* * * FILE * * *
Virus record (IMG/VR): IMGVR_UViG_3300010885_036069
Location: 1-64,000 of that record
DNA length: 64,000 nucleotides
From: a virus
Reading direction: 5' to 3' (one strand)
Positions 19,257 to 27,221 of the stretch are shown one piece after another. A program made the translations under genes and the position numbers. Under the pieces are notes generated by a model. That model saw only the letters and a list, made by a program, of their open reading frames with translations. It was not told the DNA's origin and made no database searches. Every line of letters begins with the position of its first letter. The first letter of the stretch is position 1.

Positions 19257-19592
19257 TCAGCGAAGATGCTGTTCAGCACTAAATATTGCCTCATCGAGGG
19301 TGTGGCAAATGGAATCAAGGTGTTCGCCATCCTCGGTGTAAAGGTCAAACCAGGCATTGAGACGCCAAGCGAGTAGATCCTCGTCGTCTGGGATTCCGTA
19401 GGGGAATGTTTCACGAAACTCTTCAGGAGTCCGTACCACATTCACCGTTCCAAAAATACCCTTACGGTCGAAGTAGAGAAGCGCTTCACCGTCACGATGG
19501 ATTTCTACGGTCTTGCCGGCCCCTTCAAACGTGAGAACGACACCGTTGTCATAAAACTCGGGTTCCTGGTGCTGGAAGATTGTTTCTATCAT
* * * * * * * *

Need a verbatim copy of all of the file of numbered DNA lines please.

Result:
Virus record (IMG/VR): IMGVR_UViG_3300010885_036069
Location: 1-64,000 of that record
DNA length: 64,000 nucleotides
From: a virus
Reading direction: 5' to 3' (one strand)
Positions 19,257 to 27,221 of the stretch are shown one piece after another. A program made the translations under genes and the position numbers. Under the pieces are notes generated by a model. That model saw only the letters and a list, made by a program, of their open reading frames with translations. It was not told the DNA's origin and made no database searches. Every line of letters begins with the position of its first letter. The first letter of the stretch is position 1.

Positions 19257-19592
19257 TCAGCGAAGATGCTGTTCAGCACTAAATATTGCCTCATCGAGGG
19301 TGTGGCAAATGGAATCAAGGTGTTCGCCATCCTCGGTGTAAAGGTCAAACCAGGCATTGAGACGCCAAGCGAGTAGATCCTCGTCGTCTGGGATTCCGTA
19401 GGGGAATGTTTCACGAAACTCTTCAGGAGTCCGTACCACATTCACCGTTCCAAAAATACCCTTACGGTCGAAGTAGAGAAGCGCTTCACCGTCACGATGG
19501 ATTTCTACGGTCTTGCCGGCCCCTTCAAACGTGAGAACGACACCGTTGTCATAAAACTCGGGTTCCTGGTGCTGGAAGATTGTTTCTATCAT